While COVID-19 has killed 225,000 people in the U.S., from all racial and socio-economic backgrounds, it has been twice as lethal for Black Americans. The resulting economic recession cost 22 million people their jobs, but disproportionately impacted people of color. And the slow economic recovery is playing out along racial lines, too: by September, only 7% of white workers were still unemployed, compared to 12% of Black ones. Meanwhile, police violence and its aftermath has an uneven impact on communities of color
Have you ever wondered where felony disenfranchisement and other voter suppression tactics derived from or who are most affected?
On Monday, Oct. 19, the Right to Vote Coalition in partnership with the Richmond Public Library will launch an online interactive exhibitBlock The Vote: The Deliberate Suppression of the Black Vote that dives into Virginia’s history of voter suppression. Learn about the systemic disenfranchisement of the Black vote from Reconstruction to today. Explore modules on voter suppression tools, a timeline of voter disenfranchisement, and hear the voices of the disenfranchised, plus more. To explore the virtual exhibit visit: rvalibrary.org/block-the-vote.
Block the Vote The Right to Vote coalition and the Richmond Public Library welcome you to Block The Vote: The Deliberate Suppression of the Black Vote. This exhibit traces the history of voter suppression and felony disenfranchisement in Virginia and throughout our nation.
Then continue your journey by joining us at 6 p.m. on Tuesday, Oct. 20, 2020, for virtual screening of “Suppressed 2020: The Fight to Vote.” Suppressed documents how voter suppression tactics were used in the 2018 midterm election in Georgia to successfully prevent hundreds of thousands of voters from casting their ballot. The film uncovers the insidious voter suppression tactics that politicians across the country use to stay in power – poll closures, voter purges, understaffed poll locations, and more to block the votes of African American and poor communities. The screening will be followed by a panel discussion about Voting in Virginia – from the positive impact of recent legislation to our confusing election season (itself a suppression tactic) to the continued fight to end felony disenfranchisement.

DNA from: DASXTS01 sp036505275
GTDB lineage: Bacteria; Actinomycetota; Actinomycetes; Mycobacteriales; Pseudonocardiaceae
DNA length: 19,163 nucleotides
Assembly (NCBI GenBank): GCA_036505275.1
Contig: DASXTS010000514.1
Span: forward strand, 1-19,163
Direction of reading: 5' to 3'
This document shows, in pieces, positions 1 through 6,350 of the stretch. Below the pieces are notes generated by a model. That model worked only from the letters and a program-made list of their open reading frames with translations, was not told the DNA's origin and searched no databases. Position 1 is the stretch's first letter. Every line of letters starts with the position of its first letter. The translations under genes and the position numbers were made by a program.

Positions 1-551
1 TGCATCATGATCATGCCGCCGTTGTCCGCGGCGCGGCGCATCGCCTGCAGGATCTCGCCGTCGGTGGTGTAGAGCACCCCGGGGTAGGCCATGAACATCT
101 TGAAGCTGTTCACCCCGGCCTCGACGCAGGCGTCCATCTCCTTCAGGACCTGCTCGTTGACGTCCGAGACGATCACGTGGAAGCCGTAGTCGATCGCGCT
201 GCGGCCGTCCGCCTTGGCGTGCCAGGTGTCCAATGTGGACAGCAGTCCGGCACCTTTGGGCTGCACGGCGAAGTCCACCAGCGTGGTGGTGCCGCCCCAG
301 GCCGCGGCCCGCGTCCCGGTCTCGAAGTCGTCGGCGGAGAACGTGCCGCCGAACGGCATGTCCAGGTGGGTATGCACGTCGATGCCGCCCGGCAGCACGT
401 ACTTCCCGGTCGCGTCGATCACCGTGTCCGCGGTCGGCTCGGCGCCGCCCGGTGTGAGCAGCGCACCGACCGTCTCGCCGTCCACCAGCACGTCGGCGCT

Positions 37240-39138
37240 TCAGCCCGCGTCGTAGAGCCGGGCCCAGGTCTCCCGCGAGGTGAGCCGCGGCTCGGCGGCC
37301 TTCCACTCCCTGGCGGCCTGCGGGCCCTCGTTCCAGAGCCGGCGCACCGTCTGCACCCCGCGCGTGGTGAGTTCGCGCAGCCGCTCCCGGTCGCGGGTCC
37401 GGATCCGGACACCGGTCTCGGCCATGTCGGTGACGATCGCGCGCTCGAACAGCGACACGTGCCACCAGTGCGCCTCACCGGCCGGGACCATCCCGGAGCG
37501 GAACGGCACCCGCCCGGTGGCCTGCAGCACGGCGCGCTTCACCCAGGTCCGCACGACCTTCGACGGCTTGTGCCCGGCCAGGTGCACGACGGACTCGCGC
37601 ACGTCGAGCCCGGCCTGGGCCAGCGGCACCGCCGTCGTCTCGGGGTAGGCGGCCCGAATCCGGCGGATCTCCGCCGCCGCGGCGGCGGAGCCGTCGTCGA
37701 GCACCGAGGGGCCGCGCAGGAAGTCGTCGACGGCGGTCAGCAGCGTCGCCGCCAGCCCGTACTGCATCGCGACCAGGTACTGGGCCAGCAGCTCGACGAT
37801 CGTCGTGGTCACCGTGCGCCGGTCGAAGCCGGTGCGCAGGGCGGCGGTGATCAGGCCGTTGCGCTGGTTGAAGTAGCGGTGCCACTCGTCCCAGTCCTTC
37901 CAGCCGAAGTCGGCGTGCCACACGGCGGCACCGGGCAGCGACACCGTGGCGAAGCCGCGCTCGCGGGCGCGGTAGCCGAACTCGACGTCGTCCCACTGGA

Join us for a virtual film screening of Suppressed: The Fight to Vote followed by a panel discussion and audience Q&A. Registration is required. This program is in partnership with the Right to Vote Coaliti…
A free and accessible voting system is as important today than ever before. Today one in five Virginians cannot vote because of felony disenfranchisement. That’s nearly 300,000 Virginians who will not have a voice in who governs them but are expected to pay taxes. Visit Block the Vote: The Deliberate Suppression of the Black Vote and join us for the screening of Suppressed to see how you can take action to ensure every Virginia citizen over the age of 18 the right to vote.
Speaker Series panel at the Robertson School: Samantha Willis (top left), Kym Grinnage (top right), Elliott Robinson (bottom left), Calvin Anthony Duncan (bottom middle), and Danita Rountree Green (bottom right).
Elliott Robinson, the news editor at Charlottesville Tomorrow and a member of the board of SPJ Virginia Pro, will be on a panel discussion at 5 p.m. Tuesday (Oct. 6) on “Race, Media, and the 2020 Election.”
The free online event is part of the virtual Speaker Series sponsored by the Robertson School of Media and Culture at Virginia Commonwealth University. The other panelists are:
Kym Grinnage, vice president and general manager, NBC 12
Danita Rountree Green, author, and Co-CEO of Coming To The Table-RVA
Calvin Anthony Duncan, pastor and founder, Faith and Family Church
Samantha Willis, independent journalist, and writer